Fraudsters foiled by quick-thinking women

Malvern Gazette: (4619068) (4619068)

THREE Worcestershire women have foiled fraudsters who tried to trick them into handing over their bank details.

In the latest wave of telephone scams, crooks posing as police officers contact members of the public, but three women who were called on Tuesday, March 11, refused to go along with them and frustrated the fraudsters.

A woman living in Suckley, near Malvern, was phoned by a man claiming to be at police officer at Hammersmith, London, claiming a relative had fraudulently used her bank account. The woman questioned the caller who then hung up.

On the same day, an elderly woman from Droitwich was called, also by a man posing as an officer from Hammersmith. He said her bank card had been cloned and she should call her bank. She refused and the man hung up.

A third woman from Malvern was called by a man claiming to be from the Metropolitan Police, who said a man had been arrested after spending £700 on her debit card.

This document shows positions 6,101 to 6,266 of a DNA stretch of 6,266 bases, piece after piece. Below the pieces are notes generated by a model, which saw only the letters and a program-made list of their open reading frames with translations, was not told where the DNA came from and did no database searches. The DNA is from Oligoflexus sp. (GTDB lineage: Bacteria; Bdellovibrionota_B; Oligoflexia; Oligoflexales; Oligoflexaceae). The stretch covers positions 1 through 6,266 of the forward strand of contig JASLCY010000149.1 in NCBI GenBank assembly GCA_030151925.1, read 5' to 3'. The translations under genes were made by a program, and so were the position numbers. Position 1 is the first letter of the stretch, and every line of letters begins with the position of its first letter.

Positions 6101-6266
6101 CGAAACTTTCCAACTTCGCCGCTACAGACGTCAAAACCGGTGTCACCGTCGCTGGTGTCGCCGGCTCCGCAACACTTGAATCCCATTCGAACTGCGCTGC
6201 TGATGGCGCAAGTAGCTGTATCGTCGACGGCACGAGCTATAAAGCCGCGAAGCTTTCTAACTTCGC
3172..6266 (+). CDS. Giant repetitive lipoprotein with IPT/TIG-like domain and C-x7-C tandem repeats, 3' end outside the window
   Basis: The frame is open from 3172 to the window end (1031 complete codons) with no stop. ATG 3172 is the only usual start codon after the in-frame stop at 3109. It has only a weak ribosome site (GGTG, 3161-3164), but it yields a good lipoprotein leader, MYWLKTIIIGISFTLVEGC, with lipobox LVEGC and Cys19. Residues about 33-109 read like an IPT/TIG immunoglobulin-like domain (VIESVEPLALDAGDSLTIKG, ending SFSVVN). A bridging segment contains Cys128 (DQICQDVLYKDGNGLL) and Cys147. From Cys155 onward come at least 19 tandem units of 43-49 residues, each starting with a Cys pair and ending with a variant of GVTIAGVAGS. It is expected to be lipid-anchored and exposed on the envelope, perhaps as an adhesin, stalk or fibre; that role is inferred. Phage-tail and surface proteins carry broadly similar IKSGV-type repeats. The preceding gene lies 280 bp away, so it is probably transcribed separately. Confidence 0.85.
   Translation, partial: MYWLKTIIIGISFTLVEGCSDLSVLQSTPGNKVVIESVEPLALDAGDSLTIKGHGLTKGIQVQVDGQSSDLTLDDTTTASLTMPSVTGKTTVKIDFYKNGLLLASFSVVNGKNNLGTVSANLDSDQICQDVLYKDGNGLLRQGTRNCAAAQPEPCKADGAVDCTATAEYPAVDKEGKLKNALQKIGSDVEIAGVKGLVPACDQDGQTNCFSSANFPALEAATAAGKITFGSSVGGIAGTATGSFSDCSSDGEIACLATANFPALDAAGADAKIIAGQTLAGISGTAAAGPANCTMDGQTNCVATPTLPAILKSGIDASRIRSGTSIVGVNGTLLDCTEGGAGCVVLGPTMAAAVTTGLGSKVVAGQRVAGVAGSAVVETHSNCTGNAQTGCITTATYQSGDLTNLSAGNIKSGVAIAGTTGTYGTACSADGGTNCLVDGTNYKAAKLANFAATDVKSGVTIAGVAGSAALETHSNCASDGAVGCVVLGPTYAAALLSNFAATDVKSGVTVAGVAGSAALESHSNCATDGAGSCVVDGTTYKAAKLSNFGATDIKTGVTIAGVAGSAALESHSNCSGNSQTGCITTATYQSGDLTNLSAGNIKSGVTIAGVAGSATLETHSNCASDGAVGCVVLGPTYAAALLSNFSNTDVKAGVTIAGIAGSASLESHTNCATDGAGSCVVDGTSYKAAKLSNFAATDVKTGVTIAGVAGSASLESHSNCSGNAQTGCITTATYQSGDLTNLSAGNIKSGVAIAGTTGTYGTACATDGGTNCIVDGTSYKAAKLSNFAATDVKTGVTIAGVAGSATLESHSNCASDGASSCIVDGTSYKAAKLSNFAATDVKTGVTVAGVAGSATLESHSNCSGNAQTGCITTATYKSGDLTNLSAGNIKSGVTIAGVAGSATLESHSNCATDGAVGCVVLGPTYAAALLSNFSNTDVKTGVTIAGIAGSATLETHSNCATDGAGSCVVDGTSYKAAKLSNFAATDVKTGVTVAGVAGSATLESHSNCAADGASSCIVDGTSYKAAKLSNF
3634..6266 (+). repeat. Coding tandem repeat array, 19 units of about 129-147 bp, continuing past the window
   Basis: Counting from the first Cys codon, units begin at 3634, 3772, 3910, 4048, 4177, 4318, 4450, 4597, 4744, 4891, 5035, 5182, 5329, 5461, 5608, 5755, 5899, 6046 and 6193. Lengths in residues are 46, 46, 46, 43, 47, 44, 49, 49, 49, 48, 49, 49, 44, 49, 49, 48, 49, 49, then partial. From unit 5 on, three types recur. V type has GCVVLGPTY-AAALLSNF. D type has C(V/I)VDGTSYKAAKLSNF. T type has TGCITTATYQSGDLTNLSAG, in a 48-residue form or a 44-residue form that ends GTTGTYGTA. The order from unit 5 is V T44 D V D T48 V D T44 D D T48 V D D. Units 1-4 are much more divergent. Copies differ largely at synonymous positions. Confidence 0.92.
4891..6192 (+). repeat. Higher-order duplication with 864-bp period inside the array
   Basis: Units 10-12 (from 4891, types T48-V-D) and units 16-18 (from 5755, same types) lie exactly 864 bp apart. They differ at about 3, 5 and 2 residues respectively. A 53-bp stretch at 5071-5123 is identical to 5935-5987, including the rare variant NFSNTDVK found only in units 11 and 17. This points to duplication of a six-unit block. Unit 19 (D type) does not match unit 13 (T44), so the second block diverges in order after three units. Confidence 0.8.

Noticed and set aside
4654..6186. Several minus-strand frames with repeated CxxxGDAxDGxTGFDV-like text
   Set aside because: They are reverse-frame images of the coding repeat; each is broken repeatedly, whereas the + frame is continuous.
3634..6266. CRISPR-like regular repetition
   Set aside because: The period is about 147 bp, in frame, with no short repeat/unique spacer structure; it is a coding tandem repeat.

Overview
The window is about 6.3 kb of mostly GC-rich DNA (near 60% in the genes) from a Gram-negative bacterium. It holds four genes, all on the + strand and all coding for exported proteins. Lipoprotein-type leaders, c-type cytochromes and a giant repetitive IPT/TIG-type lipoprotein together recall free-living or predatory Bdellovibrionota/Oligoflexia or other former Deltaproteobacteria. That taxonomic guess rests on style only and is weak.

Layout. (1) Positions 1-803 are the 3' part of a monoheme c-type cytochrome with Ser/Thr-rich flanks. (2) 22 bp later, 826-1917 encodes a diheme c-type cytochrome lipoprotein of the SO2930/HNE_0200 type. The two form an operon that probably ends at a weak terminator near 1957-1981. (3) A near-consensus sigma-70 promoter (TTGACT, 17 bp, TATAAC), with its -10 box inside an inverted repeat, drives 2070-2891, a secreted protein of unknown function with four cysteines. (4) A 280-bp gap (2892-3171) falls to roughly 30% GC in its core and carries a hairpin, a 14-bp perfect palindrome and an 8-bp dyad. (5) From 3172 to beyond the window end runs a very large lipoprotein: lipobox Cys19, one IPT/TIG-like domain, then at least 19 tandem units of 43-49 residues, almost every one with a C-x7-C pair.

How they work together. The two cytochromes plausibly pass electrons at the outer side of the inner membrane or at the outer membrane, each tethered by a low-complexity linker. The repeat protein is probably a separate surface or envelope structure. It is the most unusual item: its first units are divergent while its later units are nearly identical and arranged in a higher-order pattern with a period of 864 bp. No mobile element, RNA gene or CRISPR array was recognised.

He asked her to call the number on her bank card and cancel the card. When she did, she recognised the voice as the man claiming he was from the police.

DCI Sean Paley said: “In all these cases the women involved were vigilant and became suspicious. They took the right action to prevent themselves falling victim to this scam.

“These fraudsters usually state they are a police officer from London and sound very convincing. The offender asks the person to confirm the call is genuine by terminating the conversation asking them to return the call on a 'trusted number' such as the one on the back of their bank card.

“However, the offender keeps the line open by not replacing the receiver. When the householder dials the number, the line is still open to the offender. They elicit personal banking information from the victim, including PIN numbers and address details.

“The police are investigating all of these incidents but it is absolutely vital people are aware of what is happening and do not divulge personal or financial details to strangers who either phone them or come to their home,” he said.

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